“The Multibrand Store is our Reason for Being”
17 April, 2015
In the 1960s, Yerse invested 100% of its energies into third-party production. Today, the entirety of its work is focused on growing its own label. How and why did they make this transition?
In the late 1980s, Yerse was dedicated to the production of knitted sweaters for white labels. Back then, the “Fábrica deGéneros de Punto”, the original name of this company which was founded in 1964, worked almost exclusively for the major department stores of the day, such as El Corte Inglés, as well as Cortefiel and Inditext. In the 1990s the firm decided to change course and changed its strategy to producing its own clothing
“We went from making white label clothes to having a total look of our own. We diversified the product and outsourced production,” explains Yerse CEO Josep Generó, who took over from his father and company founder Lluís Generó Domènech at the start of the year 2000 and went on to oversee the restructuring from third-party production to the creation of a brand concept that covers entire women’s clothing and accessory collections.
“We were pioneers in our sector. When everybody else was thinking about vertical integration, we chose to outsource the production process. Nobody talked about ‘outsourcing’ back then, no-one gave their machinery over to third parties to produce for them. But that is what we started doing at Yerse back in the 1980s,” Generó stresses. In the 1990s, the firm began placing orders with suppliers in other countries and at the same time opened up new markets for the sale of its own collections. The leading
Yerse suppliers today are located in India, China and Turkey, where 65% of the
production is done. The rest is made in Portugal and Spain.
“Initially we were guided by the culture of volume, by which I mean selling more, and we had a great capacity for producing for other companies. Now, 100% of our energy goes into our own label and multibrand customers,” says the man at the head of a company with nearly half a century’s history to its name.
In the long term
Yerse has ridden out the toughest years of the financial crisis in Spain in “good health”. The key, according to the CEO, has been a growth model predicated mainly on exports and inhouse funding. “We haven’t had any ups and downs. We began exporting many years ago and 60% of production is now targeted at international markets. It was lucky we decided to export when we did and lucky we make the collections we do.” He says this with assurance, after seeing with satisfaction that, over the past seven years of economic decline, traditional multibrand stores continue to trust in his company. “Here we are considered a safe bet. Multibrand stores bought more from us because they saw that our products, for their quality and price, were still selling well,” he explains from the company’s head office in Sabadell.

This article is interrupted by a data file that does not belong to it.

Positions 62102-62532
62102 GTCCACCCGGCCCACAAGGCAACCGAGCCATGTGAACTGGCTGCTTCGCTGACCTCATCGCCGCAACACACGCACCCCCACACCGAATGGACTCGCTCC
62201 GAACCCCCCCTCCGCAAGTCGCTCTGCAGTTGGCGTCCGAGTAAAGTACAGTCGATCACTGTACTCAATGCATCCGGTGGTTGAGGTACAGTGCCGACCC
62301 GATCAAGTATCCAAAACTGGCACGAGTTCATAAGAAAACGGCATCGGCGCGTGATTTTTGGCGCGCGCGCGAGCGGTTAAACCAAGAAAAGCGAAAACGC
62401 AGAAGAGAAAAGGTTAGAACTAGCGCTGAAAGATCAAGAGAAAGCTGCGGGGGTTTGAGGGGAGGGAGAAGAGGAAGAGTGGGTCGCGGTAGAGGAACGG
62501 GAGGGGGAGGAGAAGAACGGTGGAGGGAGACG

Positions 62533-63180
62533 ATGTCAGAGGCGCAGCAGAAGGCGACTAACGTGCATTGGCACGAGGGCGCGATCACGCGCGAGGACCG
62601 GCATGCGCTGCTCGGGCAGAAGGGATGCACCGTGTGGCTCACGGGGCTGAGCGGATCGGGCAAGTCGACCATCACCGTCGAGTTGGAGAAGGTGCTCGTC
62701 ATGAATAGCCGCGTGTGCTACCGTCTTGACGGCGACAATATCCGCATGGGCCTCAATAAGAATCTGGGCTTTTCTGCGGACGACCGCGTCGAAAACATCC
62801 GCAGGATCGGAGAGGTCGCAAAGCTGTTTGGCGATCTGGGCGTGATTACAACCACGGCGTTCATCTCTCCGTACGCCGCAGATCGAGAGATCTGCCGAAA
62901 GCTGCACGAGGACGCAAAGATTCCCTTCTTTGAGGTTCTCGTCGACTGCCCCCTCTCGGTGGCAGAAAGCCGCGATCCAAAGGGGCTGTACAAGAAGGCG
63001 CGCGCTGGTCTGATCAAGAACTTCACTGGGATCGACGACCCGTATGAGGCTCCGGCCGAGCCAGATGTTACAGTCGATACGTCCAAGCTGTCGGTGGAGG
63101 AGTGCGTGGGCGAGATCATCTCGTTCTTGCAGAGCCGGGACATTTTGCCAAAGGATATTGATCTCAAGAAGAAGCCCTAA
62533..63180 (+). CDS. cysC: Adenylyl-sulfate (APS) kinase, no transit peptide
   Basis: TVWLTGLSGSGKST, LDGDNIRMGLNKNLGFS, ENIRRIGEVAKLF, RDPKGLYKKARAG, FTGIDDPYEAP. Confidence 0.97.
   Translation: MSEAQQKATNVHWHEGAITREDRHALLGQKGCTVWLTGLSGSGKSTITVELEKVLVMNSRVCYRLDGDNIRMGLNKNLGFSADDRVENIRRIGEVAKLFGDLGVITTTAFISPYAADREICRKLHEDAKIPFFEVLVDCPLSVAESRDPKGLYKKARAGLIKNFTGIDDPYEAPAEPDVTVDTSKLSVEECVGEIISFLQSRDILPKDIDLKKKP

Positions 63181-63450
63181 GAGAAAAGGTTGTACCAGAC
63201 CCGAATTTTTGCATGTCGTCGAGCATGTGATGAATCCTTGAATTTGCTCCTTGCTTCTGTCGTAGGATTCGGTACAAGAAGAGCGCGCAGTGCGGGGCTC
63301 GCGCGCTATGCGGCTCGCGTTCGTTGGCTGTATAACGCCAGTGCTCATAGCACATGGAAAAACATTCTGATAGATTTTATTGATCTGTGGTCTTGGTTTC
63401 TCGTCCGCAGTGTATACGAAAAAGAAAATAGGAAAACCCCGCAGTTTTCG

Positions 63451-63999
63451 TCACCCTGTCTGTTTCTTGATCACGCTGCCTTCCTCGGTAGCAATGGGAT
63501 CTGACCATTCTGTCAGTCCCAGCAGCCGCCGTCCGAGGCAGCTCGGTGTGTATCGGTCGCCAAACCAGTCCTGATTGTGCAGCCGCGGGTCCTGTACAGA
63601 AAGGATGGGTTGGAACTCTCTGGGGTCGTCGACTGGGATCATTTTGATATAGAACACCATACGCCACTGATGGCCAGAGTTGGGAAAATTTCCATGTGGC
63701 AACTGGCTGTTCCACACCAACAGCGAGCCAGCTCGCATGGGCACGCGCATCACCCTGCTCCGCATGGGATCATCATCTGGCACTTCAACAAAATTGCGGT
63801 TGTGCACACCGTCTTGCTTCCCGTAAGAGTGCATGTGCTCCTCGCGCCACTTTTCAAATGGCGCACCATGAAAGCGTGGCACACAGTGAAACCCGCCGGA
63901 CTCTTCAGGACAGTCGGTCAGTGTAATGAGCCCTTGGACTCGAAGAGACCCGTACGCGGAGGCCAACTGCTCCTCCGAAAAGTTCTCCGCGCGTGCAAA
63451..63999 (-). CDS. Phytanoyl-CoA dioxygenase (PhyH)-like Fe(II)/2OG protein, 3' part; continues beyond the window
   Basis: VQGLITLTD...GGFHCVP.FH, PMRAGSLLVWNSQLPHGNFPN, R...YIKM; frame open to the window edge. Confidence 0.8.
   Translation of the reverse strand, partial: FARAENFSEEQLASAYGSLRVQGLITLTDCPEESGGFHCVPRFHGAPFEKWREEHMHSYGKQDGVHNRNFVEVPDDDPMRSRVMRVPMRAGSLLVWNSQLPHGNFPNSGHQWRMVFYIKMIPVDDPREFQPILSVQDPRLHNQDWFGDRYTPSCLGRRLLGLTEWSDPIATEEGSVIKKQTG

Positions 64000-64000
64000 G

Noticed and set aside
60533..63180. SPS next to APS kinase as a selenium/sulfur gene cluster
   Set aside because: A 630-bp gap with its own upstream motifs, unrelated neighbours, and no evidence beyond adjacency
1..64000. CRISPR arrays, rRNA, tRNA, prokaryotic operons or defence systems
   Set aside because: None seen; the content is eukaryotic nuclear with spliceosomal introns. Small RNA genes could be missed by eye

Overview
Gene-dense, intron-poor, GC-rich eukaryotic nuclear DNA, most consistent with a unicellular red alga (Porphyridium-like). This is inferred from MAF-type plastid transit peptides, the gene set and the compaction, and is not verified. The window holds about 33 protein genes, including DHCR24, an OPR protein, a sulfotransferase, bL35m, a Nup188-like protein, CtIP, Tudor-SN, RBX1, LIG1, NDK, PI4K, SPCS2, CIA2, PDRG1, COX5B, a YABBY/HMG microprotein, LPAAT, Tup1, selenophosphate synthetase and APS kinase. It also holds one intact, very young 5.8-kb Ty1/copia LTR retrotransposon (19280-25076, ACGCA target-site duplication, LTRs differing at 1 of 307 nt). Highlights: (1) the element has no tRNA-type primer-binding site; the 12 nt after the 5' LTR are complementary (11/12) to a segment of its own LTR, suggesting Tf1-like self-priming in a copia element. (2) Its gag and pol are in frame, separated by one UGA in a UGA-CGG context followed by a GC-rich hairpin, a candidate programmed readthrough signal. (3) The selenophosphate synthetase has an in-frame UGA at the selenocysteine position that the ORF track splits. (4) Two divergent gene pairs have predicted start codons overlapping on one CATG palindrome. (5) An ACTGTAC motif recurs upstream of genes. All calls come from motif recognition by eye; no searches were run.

The multibrand potential
The multibrand store is a central tenant in the Yerse CEO’s discourse. The company draws on its sales structure to move onto an international market whenever the country allows, which is why, when Generó speaks about it he doesn’t hesitate to call the multibrand store “our reason for being.” The firm works to “bring added value to and coexist with these establishments’ brand values”.
He says that Yerse “did its homework” in recent years, committing to a growth model predicated on long-term decisions and strategies. It has survived various crises, not just the most recent one, but others specific to the textile industry, allowing it to have a team of 49 people today and a growth plan that makes it possible to increase the number of its multibrand retail outlets, own stores and franchises.
When we ask about the priority in Yerse’s expansion plan, Generó doesn’t specify any one thing. He says that although the firm has the potential to grow considerably over the next few years, “we are conservative and we think carefully about every step we take”. However, it is clear that Yerse will grow, and grow strongly. The CEO says: “It’s hard to say what the priority is regarding the growth model. What I can say is that when we visit a new country we always seek out the multibrand stores. We want to show them our product and be present in their establishments. However, it is very important to have flagship stores to raise our profile. A franchise allows us to find solutions in countries such as in the Middle East where the multibrand concept is not as well developed”. The flagship stores are presently located in Sabadell, Barcelona and Madrid.
Looking to the US
Altogether, the firm has 500 retail outlets in Spain and over 1,000 around the world. It produces four collections a year with over 300 references. Europe makes up the largest sales volume outside of Spain, with 800 sales points, but the US is a priority market in the company’s expansion strategy. Generó flew to America in February to visit current customers and continue to develop the sales strategy. “Like other Catalan companies, we tried to get into the US before and it didn’t work. Now we are throwing ourselves fully into expanding there”.
Yerse has 200 retail outlets in America. It recently opened in Los Angeles, Chicago and Atlanta and featured at the Magic trade fair in Las Vegas and at D&N in New York. “With these new openings we have covered the most important commercial areas in the country,” he says. “Now the goal is to get into the leading fashion distribution chains.” For now they have agreements with Free People, the owner of Urban Outfitters, and Anthropologie, among others. The majority are small or medium-sized multibrand customers, providing the company with a showcase for attracting the big names in the North American fashion distribution sector.